By 1790, Girard had a fortune of $6,000 and a small fleet of trading vessels. In 1791, his merchantmen in the former colony of Saint-Domingue were involved in salvaging goods owned by French planters during the Haitian Revolution. He was left with $10,000 of goods stowed on his ships, the owners of which were likely massacred. Because the owners of the goods were not found, Girard added the goods to his possessions.[3]: 767  He also participated in the Old China Trade, financing voyages to Canton. These voyages profited Girard through the sale of legitimate goods[6] as well as opium, which was smuggled into China.[6] Girard's business ventures in China ended in 1824 following an incident between one of his ships, the Terranova, and Chinese authorities.[6]


In 1776, Girard met Mary Lum, a Philadelphia native nine years his junior. They married soon afterwards, and Girard purchased a home at 211 Mill Street in Mount Holly Township, New Jersey.[7] Mary was the daughter of John Lum, a shipbuilder who died three months before the marriage. In 1778 Girard became a resident of Pennsylvania. By 1785 Mary had begun succumbing to sudden, erratic emotional outbursts. Mental instability and violent rages ensued, leading to a diagnosis of incurable mental instability. Though Girard was initially devastated, by 1787 he took a mistress, Sally Bickham. In August 1790 Girard committed his wife to the Pennsylvania Hospital (today part of the University of Pennsylvania) as an incurable lunatic, providing her every luxury for comfort. During this time she gave birth to a girl whose sire is not entirely certain. The child, baptized with the name Mary, died a few months later while under the care of Mrs. John Hatcher, who had been hired by Girard as a nurse. Girard spent the remainder of his life with mistresses.[7]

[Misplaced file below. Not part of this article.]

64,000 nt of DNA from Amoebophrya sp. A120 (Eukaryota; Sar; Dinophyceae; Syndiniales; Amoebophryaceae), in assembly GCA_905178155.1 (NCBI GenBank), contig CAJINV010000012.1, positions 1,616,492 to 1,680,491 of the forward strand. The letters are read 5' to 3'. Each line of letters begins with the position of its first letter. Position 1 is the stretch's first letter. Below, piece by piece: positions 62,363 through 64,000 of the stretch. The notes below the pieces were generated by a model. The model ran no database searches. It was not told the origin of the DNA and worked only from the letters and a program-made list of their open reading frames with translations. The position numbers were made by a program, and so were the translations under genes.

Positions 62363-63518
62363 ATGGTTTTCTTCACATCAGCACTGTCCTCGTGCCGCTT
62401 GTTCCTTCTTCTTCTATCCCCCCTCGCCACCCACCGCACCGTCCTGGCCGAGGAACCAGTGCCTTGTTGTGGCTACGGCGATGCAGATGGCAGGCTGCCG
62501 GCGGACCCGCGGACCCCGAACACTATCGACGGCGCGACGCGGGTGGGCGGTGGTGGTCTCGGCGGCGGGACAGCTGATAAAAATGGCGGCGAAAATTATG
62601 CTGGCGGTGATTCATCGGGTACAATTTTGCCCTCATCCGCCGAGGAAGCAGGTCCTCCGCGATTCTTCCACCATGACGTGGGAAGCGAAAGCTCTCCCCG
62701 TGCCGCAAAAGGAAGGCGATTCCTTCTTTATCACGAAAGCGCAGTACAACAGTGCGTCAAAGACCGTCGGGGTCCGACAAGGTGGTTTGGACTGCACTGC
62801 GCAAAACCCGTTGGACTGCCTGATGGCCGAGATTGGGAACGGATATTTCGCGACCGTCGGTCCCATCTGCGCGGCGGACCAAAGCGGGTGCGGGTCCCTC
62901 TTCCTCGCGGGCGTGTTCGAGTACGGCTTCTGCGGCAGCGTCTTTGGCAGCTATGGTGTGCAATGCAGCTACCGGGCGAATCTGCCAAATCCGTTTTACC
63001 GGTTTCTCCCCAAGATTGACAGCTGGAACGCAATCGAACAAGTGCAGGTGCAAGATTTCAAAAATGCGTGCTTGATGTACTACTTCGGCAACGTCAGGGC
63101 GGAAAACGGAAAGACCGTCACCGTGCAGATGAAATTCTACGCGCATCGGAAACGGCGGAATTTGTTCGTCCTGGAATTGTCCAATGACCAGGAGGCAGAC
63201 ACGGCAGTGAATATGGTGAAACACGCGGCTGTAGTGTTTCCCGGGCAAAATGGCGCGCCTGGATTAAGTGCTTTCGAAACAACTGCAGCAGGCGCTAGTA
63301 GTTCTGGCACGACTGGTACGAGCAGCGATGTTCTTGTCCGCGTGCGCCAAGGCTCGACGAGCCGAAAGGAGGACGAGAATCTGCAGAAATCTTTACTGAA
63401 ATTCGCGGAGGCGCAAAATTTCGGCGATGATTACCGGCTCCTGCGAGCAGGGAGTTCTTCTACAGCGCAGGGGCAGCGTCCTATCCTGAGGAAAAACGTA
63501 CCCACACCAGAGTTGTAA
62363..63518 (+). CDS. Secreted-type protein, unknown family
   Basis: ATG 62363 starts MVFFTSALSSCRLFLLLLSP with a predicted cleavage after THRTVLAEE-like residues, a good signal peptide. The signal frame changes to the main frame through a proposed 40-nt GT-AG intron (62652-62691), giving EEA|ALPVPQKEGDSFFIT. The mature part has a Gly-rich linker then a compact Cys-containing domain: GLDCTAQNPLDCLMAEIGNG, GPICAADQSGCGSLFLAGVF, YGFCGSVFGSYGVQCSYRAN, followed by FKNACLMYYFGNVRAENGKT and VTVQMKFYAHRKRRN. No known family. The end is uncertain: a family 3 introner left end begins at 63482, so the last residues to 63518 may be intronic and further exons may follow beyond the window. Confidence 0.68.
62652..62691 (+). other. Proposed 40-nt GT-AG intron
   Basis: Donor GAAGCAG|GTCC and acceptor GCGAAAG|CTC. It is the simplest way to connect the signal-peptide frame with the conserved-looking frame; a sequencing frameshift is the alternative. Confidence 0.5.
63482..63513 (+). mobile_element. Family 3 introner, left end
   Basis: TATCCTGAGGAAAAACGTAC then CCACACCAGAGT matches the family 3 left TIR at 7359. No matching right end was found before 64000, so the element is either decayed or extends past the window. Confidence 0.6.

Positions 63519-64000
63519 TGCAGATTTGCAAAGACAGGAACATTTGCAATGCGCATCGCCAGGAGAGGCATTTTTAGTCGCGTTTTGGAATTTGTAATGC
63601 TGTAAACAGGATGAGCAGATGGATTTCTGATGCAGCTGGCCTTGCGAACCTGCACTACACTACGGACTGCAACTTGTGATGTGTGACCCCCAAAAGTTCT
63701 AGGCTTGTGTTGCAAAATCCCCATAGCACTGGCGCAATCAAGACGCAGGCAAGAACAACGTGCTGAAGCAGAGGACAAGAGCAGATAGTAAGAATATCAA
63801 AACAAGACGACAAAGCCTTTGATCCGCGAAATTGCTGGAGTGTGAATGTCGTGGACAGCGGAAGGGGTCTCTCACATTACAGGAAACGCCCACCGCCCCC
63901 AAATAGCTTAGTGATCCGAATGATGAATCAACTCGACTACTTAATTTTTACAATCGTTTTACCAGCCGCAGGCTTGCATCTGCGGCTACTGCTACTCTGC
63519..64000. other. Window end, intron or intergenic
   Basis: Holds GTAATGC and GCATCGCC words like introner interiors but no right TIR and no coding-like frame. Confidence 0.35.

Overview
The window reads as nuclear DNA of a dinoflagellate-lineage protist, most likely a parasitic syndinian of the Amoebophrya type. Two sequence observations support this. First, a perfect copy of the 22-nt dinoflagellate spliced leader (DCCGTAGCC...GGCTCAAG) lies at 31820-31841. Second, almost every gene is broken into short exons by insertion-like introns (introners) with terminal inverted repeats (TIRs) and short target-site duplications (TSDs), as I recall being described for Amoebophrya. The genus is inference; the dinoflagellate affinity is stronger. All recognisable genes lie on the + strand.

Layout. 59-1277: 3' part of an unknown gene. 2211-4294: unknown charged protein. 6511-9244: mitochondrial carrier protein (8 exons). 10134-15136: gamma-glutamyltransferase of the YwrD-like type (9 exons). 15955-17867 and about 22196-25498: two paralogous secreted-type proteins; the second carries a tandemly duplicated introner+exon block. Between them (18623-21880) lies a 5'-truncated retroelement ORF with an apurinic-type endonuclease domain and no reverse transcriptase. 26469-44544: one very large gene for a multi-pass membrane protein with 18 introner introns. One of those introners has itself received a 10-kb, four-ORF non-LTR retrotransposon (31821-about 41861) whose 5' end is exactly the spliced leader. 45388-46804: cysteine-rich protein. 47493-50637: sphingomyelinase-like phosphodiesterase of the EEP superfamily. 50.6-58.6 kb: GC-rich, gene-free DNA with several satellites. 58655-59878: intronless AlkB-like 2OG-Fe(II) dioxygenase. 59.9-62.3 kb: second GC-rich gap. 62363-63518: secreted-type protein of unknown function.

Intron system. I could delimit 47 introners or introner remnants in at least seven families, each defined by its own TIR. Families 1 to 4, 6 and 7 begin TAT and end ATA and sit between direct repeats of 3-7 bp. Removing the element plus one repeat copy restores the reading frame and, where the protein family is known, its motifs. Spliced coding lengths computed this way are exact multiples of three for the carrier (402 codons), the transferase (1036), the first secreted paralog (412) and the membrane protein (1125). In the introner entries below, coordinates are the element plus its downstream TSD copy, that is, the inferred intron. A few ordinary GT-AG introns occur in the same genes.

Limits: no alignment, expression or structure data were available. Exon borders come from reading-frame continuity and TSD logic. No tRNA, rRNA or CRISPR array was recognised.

Yellow fever[edit]

In 1793, there was an outbreak of yellow fever in Philadelphia. Although many other well-to-do citizens chose to leave the city, Girard stayed to care for the sick and dying. He supervised the conversion of a mansion outside the city limits into a hospital and recruited volunteers to nurse victims, and personally cared for patients. For his efforts, Girard was feted as a hero after the outbreak subsided.[5]: 121–133  Again during the yellow fever epidemic of 1797-1798 he took the lead in relieving the poor and caring for the sick.[4]